Police Bust Four Men for Mailbox Fishing in Greenwich

On Monday morning about 2:50am Greenwich Police stopped a car in Riverside that was driving without headlights on.

The car was occupied by four men who were in possession of other people’s mail.

Investigation turned up a device that is commonly used to unlawfully take mail from postal boxes.

Arrested were Mohamed M Bah, 21, of Bronx, NY; Mohamed D Bah, 20, of Southfield Ave in Stamford, Amadou Diallo, 19, of Southfield Ave in Stamford; and Hassane A Togo, 20, of Bronx, NY.

The men were charged with Possession of Burglar Tools, Larceny 6, Criminal Attempt at ID Theft 3 and Conspiracy.

Mohamed M Bah was also charged with Interfering with an Officer after he provided misleading information about himself and a false name in an attempt to hide his identity.

Bond for each of the men was set at $10,000 and all share a date in Stamford Superior Court on August 12, 2019.

A blue bin mail box on Greenwich Avenue. File photo

Back in March Greenwich experienced a rash of mail thefts from mailboxes, both residential and the blue Postal Service street collection boxes. The trend is a regional one that includes neighboring towns in Fairfield County and New York City.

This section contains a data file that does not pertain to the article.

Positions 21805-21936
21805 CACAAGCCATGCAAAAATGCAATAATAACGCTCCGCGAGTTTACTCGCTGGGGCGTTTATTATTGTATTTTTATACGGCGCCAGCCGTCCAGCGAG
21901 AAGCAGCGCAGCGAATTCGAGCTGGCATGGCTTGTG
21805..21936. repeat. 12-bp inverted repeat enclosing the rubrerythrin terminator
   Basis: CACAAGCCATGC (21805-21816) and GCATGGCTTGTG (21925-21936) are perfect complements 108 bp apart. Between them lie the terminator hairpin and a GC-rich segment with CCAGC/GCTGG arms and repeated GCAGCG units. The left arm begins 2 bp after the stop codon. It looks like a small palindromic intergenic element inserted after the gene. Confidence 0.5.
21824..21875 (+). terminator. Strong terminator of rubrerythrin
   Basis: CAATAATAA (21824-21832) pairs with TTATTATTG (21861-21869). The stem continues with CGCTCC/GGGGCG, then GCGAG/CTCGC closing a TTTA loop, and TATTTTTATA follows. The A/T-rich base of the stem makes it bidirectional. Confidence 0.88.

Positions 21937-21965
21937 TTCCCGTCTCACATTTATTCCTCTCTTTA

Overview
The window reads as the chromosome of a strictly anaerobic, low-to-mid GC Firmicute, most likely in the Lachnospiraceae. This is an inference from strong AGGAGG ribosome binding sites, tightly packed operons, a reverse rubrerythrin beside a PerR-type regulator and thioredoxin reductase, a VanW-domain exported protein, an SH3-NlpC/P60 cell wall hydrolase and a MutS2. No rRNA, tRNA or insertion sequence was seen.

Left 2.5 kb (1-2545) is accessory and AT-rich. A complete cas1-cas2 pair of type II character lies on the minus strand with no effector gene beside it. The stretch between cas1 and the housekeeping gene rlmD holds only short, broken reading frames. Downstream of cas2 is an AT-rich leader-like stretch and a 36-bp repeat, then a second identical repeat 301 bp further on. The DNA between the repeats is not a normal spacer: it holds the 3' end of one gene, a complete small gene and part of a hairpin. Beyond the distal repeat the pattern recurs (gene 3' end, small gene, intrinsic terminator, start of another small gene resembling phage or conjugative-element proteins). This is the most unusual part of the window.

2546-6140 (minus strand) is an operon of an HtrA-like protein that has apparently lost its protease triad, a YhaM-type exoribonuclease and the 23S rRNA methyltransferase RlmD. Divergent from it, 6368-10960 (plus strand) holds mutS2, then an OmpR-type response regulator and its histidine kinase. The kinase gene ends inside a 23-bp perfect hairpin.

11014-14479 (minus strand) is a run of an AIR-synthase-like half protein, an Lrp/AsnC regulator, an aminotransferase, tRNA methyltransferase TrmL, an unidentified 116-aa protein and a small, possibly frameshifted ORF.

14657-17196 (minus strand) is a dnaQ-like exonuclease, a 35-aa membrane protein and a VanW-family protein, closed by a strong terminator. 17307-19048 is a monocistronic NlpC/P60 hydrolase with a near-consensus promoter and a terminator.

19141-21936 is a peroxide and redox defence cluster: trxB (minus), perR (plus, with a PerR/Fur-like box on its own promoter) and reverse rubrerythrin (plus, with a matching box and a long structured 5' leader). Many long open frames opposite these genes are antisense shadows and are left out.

The term “mailbox fishing,” describes thieves who take a string and attach a glue trap for mice or something sticky, drop it into the mail box and pull mail out. Police say thieves look for checks they can forge by replacing the payee’s name with their own. They also change dollar amounts. This is called “check washing.”

Greenwich Police Captain Kraig Gray said police investigate instances of mailbox fishing but it is under the authority of the Postal Service. “We can arrest these people on local charges, and US Postal Service can bring about federal charges that are different from ours. But they have to be different,” Gray said back in March.

Police have advised that to avoid being victim of mailbox fishing, residents can bring their outgoing mail inside the post office, or avoid putting it in their mailboxes until just before the mail carrier is scheduled to arrive.